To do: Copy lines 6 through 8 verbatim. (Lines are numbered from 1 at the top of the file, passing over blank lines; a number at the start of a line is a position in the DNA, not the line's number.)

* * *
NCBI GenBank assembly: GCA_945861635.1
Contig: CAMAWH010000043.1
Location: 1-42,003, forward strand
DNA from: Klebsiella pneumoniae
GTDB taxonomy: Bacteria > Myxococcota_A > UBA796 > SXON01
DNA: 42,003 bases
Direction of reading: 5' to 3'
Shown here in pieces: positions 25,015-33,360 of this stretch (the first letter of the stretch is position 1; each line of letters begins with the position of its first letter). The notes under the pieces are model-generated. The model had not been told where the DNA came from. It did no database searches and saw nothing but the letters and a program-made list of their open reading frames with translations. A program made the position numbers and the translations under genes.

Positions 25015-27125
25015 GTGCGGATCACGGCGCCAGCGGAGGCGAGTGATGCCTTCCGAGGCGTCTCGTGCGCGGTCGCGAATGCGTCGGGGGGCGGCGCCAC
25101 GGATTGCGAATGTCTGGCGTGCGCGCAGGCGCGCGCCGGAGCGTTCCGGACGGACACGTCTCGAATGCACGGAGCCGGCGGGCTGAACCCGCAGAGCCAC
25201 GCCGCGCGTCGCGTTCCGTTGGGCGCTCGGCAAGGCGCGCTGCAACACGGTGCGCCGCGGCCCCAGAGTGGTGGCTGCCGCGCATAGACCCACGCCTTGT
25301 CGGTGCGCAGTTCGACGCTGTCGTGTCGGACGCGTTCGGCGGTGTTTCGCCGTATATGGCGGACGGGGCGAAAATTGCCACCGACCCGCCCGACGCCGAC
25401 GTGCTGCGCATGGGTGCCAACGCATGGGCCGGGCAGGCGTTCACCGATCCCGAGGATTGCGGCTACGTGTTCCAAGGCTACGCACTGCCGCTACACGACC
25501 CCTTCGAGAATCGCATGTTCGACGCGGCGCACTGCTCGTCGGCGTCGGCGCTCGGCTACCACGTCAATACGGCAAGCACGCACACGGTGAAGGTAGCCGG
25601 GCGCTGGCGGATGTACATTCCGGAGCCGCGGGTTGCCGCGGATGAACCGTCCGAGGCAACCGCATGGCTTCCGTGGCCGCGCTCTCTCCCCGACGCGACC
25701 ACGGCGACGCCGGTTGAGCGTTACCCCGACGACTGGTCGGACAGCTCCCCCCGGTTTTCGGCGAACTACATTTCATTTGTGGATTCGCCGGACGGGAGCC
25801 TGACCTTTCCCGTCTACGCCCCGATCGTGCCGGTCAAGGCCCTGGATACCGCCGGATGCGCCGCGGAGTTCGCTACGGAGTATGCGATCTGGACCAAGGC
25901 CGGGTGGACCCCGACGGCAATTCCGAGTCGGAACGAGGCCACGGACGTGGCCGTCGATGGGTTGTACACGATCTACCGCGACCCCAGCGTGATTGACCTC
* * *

DNA: 42,003 bases
Direction of reading: 5' to 3'
Shown here in pieces: positions 25,015-33,360 of this stretch (the first letter of the stretch is position 1; each line of letters begins with the position of its first letter). The notes under the pieces are model-generated. The model had not been told where the DNA came from. It did no database searches and saw nothing but the letters and a program-made list of their open reading frames with translations. A program made the position numbers and the translations under genes.